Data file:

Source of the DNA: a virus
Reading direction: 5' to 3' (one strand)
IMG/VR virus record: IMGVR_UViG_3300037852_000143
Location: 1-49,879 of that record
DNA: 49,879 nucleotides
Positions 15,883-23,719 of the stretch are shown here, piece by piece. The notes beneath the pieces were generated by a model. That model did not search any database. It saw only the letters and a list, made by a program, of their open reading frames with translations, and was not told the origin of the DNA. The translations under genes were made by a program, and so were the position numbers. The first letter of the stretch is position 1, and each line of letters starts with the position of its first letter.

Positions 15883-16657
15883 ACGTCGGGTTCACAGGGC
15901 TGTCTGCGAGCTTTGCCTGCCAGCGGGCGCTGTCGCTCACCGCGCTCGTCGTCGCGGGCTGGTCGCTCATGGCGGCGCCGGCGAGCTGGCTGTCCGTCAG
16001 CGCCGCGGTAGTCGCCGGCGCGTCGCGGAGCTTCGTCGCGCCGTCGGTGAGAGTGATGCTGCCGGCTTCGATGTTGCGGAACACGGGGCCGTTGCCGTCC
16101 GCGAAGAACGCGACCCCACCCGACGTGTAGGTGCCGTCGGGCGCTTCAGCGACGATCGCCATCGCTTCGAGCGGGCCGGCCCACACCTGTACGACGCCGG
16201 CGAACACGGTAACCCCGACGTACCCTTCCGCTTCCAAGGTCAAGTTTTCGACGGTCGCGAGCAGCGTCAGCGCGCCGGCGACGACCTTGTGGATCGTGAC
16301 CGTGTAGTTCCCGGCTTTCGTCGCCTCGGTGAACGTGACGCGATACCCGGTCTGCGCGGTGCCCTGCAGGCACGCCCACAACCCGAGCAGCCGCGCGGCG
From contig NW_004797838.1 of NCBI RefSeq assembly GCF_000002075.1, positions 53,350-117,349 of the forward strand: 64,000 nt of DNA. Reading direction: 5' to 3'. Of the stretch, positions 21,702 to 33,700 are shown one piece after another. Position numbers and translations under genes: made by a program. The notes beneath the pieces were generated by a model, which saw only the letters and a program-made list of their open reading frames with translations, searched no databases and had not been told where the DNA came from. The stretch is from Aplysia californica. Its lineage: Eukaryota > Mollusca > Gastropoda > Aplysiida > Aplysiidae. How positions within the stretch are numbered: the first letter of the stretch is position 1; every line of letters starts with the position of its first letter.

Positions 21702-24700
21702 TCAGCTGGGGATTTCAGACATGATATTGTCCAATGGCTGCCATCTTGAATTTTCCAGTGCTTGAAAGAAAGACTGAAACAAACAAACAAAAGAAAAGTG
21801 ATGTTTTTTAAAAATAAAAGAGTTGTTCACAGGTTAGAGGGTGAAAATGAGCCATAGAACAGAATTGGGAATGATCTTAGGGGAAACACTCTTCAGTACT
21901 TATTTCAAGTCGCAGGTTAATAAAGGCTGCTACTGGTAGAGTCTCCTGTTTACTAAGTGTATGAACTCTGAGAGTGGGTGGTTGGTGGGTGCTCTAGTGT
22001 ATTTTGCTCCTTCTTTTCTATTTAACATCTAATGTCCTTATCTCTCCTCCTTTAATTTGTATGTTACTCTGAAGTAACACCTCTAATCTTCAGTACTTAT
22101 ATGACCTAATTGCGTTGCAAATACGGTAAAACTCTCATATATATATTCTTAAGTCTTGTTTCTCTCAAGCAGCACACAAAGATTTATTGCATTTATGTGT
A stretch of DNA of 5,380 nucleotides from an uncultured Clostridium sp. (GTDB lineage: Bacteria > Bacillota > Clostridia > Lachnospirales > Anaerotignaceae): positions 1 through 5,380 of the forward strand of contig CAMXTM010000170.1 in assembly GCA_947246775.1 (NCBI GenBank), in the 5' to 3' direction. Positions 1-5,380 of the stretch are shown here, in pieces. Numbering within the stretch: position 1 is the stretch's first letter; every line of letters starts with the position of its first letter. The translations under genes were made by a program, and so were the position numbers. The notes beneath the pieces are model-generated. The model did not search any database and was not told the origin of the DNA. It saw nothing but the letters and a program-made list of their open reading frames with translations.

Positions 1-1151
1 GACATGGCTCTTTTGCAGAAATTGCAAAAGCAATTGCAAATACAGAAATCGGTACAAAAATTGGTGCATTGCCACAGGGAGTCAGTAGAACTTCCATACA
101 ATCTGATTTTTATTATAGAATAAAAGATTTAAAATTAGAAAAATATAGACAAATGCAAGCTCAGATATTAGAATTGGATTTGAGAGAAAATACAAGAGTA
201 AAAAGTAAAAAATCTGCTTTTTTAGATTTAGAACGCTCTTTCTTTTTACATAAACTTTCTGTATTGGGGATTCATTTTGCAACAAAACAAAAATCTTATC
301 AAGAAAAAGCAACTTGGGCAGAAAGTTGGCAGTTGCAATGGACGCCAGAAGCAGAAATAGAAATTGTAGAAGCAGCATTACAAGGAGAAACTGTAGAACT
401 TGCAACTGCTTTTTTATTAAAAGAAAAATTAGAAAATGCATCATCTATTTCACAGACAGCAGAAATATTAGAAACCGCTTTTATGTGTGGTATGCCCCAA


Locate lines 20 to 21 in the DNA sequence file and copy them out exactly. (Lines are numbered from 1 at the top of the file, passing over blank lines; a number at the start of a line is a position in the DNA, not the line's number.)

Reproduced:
22101 ATGACCTAATTGCGTTGCAAATACGGTAAAACTCTCATATATATATTCTTAAGTCTTGTTTCTCTCAAGCAGCACACAAAGATTTATTGCATTTATGTGT
A stretch of DNA of 5,380 nucleotides from an uncultured Clostridium sp. (GTDB lineage: Bacteria > Bacillota > Clostridia > Lachnospirales > Anaerotignaceae): positions 1 through 5,380 of the forward strand of contig CAMXTM010000170.1 in assembly GCA_947246775.1 (NCBI GenBank), in the 5' to 3' direction. Positions 1-5,380 of the stretch are shown here, in pieces. Numbering within the stretch: position 1 is the stretch's first letter; every line of letters starts with the position of its first letter. The translations under genes were made by a program, and so were the position numbers. The notes beneath the pieces are model-generated. The model did not search any database and was not told the origin of the DNA. It saw nothing but the letters and a program-made list of their open reading frames with translations.